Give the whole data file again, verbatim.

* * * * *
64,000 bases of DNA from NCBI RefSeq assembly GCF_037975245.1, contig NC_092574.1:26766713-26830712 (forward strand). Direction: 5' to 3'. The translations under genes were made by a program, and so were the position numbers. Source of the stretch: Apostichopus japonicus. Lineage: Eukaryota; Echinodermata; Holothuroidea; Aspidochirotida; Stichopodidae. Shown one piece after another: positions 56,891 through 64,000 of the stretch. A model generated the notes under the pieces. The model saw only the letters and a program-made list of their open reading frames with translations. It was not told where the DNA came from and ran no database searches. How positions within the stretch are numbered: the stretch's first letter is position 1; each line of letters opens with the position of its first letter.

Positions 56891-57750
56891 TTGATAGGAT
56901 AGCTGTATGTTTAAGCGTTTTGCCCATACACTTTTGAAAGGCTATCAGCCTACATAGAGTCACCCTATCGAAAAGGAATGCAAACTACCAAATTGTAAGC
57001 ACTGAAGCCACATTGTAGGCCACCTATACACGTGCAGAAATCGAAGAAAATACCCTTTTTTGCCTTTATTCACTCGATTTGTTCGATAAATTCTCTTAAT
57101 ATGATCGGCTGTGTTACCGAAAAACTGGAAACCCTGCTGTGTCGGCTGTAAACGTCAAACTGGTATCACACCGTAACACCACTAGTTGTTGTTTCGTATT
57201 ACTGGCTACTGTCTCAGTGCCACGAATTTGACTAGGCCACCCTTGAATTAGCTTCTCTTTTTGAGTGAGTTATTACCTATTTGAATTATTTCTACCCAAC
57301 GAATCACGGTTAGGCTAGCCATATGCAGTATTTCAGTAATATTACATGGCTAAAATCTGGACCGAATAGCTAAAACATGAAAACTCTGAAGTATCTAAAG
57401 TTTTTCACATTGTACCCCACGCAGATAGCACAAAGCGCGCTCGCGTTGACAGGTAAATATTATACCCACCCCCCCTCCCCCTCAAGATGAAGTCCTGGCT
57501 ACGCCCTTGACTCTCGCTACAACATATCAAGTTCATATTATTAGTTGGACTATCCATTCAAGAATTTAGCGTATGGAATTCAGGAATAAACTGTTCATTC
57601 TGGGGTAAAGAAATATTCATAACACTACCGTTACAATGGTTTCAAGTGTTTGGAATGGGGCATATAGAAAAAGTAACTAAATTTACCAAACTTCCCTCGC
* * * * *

64,000 bases of DNA from NCBI RefSeq assembly GCF_037975245.1, contig NC_092574.1:26766713-26830712 (forward strand). Direction: 5' to 3'. The translations under genes were made by a program, and so were the position numbers. Source of the stretch: Apostichopus japonicus. Lineage: Eukaryota; Echinodermata; Holothuroidea; Aspidochirotida; Stichopodidae. Shown one piece after another: positions 56,891 through 64,000 of the stretch. A model generated the notes under the pieces. The model saw only the letters and a program-made list of their open reading frames with translations. It was not told where the DNA came from and ran no database searches. How positions within the stretch are numbered: the stretch's first letter is position 1; each line of letters opens with the position of its first letter.

Positions 56891-57750
56891 TTGATAGGAT
56901 AGCTGTATGTTTAAGCGTTTTGCCCATACACTTTTGAAAGGCTATCAGCCTACATAGAGTCACCCTATCGAAAAGGAATGCAAACTACCAAATTGTAAGC
57001 ACTGAAGCCACATTGTAGGCCACCTATACACGTGCAGAAATCGAAGAAAATACCCTTTTTTGCCTTTATTCACTCGATTTGTTCGATAAATTCTCTTAAT
57101 ATGATCGGCTGTGTTACCGAAAAACTGGAAACCCTGCTGTGTCGGCTGTAAACGTCAAACTGGTATCACACCGTAACACCACTAGTTGTTGTTTCGTATT
57201 ACTGGCTACTGTCTCAGTGCCACGAATTTGACTAGGCCACCCTTGAATTAGCTTCTCTTTTTGAGTGAGTTATTACCTATTTGAATTATTTCTACCCAAC
57301 GAATCACGGTTAGGCTAGCCATATGCAGTATTTCAGTAATATTACATGGCTAAAATCTGGACCGAATAGCTAAAACATGAAAACTCTGAAGTATCTAAAG
57401 TTTTTCACATTGTACCCCACGCAGATAGCACAAAGCGCGCTCGCGTTGACAGGTAAATATTATACCCACCCCCCCTCCCCCTCAAGATGAAGTCCTGGCT
57501 ACGCCCTTGACTCTCGCTACAACATATCAAGTTCATATTATTAGTTGGACTATCCATTCAAGAATTTAGCGTATGGAATTCAGGAATAAACTGTTCATTC
57601 TGGGGTAAAGAAATATTCATAACACTACCGTTACAATGGTTTCAAGTGTTTGGAATGGGGCATATAGAAAAAGTAACTAAATTTACCAAACTTCCCTCGC